AP Photo/The Canadian Press, Jeff McIntosh
Ranger Joe Amarualik, from Iqaluit, Nunavut, drives his snowmobile on the ice during a Canadian Ranger sovereignty patrol near Eureka, Ellesmere Island, in 2007.
Canada intends to lay claim to the North Pole as part of a bid to assert control over a large part of the resource-rich Arctic, Foreign Minister John Baird said on Monday.
Baird said Canada had filed a preliminary submission to a special United Nations commission collecting competing claims and would be submitting more data later.
The move could raise tensions with Denmark and Russia, both of which also look set to lay claim to the North Pole on the grounds it lies on a continental shelf they control.
"We have asked our officials and scientists to do additional and necessary work to ensure that a submission for the full extent of the continental shelf in the Arctic includes Canada's claim to the North Pole," Baird told reporters.
Canada, Russia, Denmark, Norway and the United States are all keen to control as much as they can of a region the U.S. Geological Survey says contains 30 percent of the world's undiscovered natural gas and 15 percent of oil.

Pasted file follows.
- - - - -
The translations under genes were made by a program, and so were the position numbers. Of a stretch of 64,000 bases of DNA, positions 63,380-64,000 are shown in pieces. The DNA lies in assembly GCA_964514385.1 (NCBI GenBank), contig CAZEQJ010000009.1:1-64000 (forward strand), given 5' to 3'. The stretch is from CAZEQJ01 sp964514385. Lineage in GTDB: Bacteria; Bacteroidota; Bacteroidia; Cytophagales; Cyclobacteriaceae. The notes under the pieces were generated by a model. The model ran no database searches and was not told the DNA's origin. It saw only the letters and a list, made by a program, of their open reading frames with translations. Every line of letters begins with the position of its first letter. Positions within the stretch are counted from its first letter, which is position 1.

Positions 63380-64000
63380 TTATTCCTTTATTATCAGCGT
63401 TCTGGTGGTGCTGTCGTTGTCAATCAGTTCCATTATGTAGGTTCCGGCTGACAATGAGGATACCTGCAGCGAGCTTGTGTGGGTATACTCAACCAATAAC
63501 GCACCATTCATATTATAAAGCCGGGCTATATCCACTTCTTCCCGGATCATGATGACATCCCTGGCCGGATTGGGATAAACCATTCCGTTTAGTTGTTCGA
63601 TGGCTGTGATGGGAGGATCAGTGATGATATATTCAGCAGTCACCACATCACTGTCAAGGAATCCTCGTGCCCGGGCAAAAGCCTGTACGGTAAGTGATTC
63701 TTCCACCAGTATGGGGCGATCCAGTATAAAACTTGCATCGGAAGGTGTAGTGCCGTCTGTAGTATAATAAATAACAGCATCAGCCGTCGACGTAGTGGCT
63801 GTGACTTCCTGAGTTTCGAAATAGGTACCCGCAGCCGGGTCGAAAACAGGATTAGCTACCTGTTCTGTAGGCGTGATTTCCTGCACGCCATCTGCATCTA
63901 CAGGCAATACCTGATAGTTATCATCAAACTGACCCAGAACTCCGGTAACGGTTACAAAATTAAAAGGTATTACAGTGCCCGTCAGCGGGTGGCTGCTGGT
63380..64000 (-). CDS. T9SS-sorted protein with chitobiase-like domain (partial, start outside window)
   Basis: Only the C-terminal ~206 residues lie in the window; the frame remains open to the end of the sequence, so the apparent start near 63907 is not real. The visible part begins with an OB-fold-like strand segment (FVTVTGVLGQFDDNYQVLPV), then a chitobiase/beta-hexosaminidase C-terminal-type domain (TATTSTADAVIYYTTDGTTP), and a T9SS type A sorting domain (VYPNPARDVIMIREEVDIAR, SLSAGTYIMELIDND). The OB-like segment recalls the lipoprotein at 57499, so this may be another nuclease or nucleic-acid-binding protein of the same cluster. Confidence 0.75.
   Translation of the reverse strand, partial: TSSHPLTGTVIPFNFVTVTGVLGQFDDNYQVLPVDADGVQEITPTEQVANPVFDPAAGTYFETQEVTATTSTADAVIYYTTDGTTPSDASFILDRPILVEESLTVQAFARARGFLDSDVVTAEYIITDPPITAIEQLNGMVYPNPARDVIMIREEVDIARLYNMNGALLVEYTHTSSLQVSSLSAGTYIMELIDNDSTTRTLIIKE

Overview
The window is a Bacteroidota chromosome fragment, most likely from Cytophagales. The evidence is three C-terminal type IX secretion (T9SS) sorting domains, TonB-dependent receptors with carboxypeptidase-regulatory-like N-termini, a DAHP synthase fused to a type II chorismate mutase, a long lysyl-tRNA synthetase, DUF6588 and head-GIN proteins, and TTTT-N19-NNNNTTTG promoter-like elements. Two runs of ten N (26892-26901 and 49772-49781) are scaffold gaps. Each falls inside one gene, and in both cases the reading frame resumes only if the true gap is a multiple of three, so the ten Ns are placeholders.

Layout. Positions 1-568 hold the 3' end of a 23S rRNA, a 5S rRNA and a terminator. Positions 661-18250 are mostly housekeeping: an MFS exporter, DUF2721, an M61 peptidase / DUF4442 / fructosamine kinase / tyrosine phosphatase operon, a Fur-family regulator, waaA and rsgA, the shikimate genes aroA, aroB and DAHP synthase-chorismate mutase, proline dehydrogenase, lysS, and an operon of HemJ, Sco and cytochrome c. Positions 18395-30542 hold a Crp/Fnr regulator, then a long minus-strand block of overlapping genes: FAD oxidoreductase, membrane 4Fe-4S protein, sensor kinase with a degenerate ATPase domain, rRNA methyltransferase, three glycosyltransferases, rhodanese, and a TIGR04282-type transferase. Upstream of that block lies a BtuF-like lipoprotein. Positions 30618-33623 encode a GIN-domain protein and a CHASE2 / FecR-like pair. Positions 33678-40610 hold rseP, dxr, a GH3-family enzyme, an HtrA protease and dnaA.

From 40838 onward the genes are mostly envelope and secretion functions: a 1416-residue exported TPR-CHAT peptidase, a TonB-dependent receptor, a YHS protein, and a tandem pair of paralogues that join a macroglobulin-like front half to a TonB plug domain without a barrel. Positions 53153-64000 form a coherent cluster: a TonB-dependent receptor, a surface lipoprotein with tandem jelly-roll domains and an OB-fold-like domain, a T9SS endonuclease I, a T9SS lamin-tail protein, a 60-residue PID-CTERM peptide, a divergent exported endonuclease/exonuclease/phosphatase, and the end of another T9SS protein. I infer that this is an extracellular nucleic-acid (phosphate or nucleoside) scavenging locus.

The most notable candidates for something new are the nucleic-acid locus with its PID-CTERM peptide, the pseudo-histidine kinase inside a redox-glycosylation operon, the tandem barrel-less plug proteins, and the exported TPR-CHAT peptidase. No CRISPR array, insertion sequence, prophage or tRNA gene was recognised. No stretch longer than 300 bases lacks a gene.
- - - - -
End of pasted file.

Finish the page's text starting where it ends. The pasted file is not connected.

A Russian submarine planted a flag on the North Pole sea bed in 2007.
"Obtaining international recognition for the outer limits of our continental shelf ... will be vital to the future development of Canada's offshore resources," said Baird.
"Canada is going to fight to assert its sovereignty in the north but I think we will be good neighbors in doing so."
Russia, Canada and Denmark all say an underwater mountain range known as the Lomonosov Ridge, which stretches 1,120 miles across the pole under the Arctic Sea, is part of their own landmass.
Baird said Canada needed more time to file a final submission to the U.N. commission because it had not had time to fully map the area around the ridge.
First published December 10 2013, 4:00 AM